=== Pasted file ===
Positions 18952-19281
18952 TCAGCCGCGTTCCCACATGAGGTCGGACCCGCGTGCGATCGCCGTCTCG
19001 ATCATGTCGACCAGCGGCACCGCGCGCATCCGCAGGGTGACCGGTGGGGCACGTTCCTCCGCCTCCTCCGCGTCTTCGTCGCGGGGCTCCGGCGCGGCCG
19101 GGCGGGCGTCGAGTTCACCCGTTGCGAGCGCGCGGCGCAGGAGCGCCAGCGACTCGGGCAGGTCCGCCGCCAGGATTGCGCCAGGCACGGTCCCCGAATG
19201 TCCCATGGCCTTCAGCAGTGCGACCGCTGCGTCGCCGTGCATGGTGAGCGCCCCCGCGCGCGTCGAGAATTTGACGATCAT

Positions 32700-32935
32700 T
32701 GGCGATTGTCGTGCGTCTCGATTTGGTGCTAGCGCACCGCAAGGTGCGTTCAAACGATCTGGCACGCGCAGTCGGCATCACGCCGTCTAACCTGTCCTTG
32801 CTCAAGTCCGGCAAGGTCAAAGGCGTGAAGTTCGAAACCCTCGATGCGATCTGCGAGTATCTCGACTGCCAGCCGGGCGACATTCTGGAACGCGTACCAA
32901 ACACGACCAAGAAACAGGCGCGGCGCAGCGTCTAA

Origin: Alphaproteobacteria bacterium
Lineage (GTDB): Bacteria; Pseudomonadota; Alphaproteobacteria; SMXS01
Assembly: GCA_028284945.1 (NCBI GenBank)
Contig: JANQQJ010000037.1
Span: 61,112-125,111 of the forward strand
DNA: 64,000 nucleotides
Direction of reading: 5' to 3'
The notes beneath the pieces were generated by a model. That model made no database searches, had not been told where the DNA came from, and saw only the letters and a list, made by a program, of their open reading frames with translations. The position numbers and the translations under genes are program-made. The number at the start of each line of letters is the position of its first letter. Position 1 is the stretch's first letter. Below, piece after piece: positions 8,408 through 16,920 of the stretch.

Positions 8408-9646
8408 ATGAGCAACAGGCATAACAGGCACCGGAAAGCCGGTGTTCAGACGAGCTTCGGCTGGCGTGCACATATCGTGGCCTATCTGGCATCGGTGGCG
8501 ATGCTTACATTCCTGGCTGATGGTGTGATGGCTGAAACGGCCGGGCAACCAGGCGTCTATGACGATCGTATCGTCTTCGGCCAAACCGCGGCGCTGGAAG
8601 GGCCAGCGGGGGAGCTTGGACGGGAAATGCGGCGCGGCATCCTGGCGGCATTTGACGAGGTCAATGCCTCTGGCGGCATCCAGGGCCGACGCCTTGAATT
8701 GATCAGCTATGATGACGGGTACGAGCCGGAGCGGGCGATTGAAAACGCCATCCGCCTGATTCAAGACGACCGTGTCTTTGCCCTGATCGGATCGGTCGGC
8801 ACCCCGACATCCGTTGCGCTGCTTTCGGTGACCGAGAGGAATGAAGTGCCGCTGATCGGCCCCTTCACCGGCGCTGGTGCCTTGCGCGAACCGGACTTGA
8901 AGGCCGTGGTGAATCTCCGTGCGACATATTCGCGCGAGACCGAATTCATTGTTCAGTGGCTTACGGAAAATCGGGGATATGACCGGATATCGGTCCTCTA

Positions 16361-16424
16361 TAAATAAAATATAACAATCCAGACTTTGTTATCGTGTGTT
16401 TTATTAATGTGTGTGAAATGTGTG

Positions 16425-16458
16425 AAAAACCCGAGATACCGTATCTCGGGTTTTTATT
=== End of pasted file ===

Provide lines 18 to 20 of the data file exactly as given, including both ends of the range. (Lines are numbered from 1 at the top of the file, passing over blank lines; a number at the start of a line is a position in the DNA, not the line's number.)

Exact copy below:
The notes beneath the pieces were generated by a model. That model made no database searches, had not been told where the DNA came from, and saw only the letters and a list, made by a program, of their open reading frames with translations. The position numbers and the translations under genes are program-made. The number at the start of each line of letters is the position of its first letter. Position 1 is the stretch's first letter. Below, piece after piece: positions 8,408 through 16,920 of the stretch.

Positions 8408-9646
8408 ATGAGCAACAGGCATAACAGGCACCGGAAAGCCGGTGTTCAGACGAGCTTCGGCTGGCGTGCACATATCGTGGCCTATCTGGCATCGGTGGCG